|Investigations under the Ontario Securities Act|
Section 11 of the OSA equips the OSC with a powerful investigative tool.Under section
11, the OSC may order an investigation:
a) for the due administration of Ontario securities law or the regulation of the capital
markets in Ontario; or
b) to assist in the due administration of the securities laws or the regulation of the
capital markets in another jurisdiction.
Pursuant to a section 11 order, one or more persons may be appointed to conduct the
investigation and the matter to be investigated must be set out.
Section 13 of the OSA provides the investigator(s) with broad powers in conducting their
investigation including the power to compel testimony, enter business premises, and
inspect and seize documents upon application to a judge.
A person or company compelled to testify may be represented by counsel, may claim any
privilege to which the person or company is entitled, and any such testimony may not be
admitted in evidence against the person from whom the testimony was obtained in a
prosecution under the OSA or any other proceeding governed by the Provincial Offences
Section 16 of the OSA provides further statutory protections restricting the disclosure of
information relating to the investigation, including any information obtained under a
section 13 order compelling testimony.
Generally, the disclosure of the existence and nature of an investigation either by OSC
staff or the issuer itself is prohibited. In the OSC Staff Notice 15-703 Guidelines for Staff
Disclosure of Investigations, five general circumstances, or exceptions to the general
policy of non-disclosure, are provided for that lead to compelled disclosure of the
existence of an investigation. While such exceptions ostensibly exist for the protection of
the investing public and maintaining confidence in the public markets, they have been
criticized for contributing to potential prejudice to those under investigation if no
proceedings are ultimately taken.
In addition to these exceptions, issuers must continue to conform to disclosure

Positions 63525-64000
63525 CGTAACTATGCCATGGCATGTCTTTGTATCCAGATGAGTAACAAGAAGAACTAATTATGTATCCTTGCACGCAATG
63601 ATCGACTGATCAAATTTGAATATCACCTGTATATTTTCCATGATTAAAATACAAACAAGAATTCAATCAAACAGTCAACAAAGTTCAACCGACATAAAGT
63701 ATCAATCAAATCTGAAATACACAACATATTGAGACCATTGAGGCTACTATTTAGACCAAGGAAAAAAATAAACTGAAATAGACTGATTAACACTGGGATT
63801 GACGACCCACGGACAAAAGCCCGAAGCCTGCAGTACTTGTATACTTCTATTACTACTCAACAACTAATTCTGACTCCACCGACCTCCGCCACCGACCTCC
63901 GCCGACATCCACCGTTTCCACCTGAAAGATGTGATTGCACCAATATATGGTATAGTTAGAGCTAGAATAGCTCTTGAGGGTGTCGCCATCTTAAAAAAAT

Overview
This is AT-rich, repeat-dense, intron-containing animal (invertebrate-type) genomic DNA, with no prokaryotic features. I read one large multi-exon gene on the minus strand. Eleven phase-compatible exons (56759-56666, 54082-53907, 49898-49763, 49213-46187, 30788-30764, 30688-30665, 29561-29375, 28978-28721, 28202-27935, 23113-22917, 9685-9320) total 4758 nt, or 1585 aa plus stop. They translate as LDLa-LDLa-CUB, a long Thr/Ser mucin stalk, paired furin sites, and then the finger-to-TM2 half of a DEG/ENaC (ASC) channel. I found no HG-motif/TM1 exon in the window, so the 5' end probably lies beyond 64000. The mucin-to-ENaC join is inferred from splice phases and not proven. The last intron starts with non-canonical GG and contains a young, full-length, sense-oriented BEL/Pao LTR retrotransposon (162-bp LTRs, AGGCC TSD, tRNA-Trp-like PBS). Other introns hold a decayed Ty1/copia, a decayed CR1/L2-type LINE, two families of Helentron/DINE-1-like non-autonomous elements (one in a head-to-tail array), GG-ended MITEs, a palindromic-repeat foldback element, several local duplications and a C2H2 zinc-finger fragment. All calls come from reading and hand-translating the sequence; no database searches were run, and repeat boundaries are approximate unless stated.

obligations under securities law and exchange requirements and therefore, disclosure may
be necessary if the issuer determines that the fact of an investigation is a “material fact”
or “material change.”
The person or company that is the subject of the investigation does not have any right to
participate in the process of the investigation. The Supreme Court of Canada, in British
Columbia Securities Commission v. Branch 3 stated:
Although those conducting an investigation are always under a duty to act
fairly, this court has held that fairness in the context of such hearings does
not require that the persons who are the “subjects” of the investigation
participate in the examination of other witnesses, or that they be provided
with an opportunity to adduce evidence or make submissions to the
The rights of persons or companies who are the subjects of government investigations are
further limited in the context of informal investigations. In Barry v. Alberta (Securities
Commission) 4, the Supreme Court of Canada determined that the Alberta Securities
Commission has an implied authority to conduct informal investigations without the
formality of issuing an investigative order. The Court reasoned that requiring the
Commission to issue an order before commencing an investigation may stifle necessary
fact-finding activities and paralyze the operations of the Commission.As these informal
investigations do not carry with them the same procedural safeguards that attach to
formal investigations, they have been heavily criticized by the legal community.
Compounding this criticism is the OSC's Credit for Cooperation policy5 which is
intended to encourage self-reporting behaviour and allow market participants to benefit,
in the form of more favourable consequences for potential violations, from cooperating
with OSC Staff during an investigation. Critics suggest that such a policy is coercive in
nature given the possible repercussions of a refusal to cooperate. Possible repercussions
of non-cooperation include a loss of status under the OSA and the removal of available
exemptions. In considering whether to cooperate, a person or company must be aware of
the numerous disadvantages such cooperation may entail, including the absence of
procedural safeguards relating to confidentiality and self-incrimination, as well as the
uncertainty that cooperation will lead to a more favourable outcome.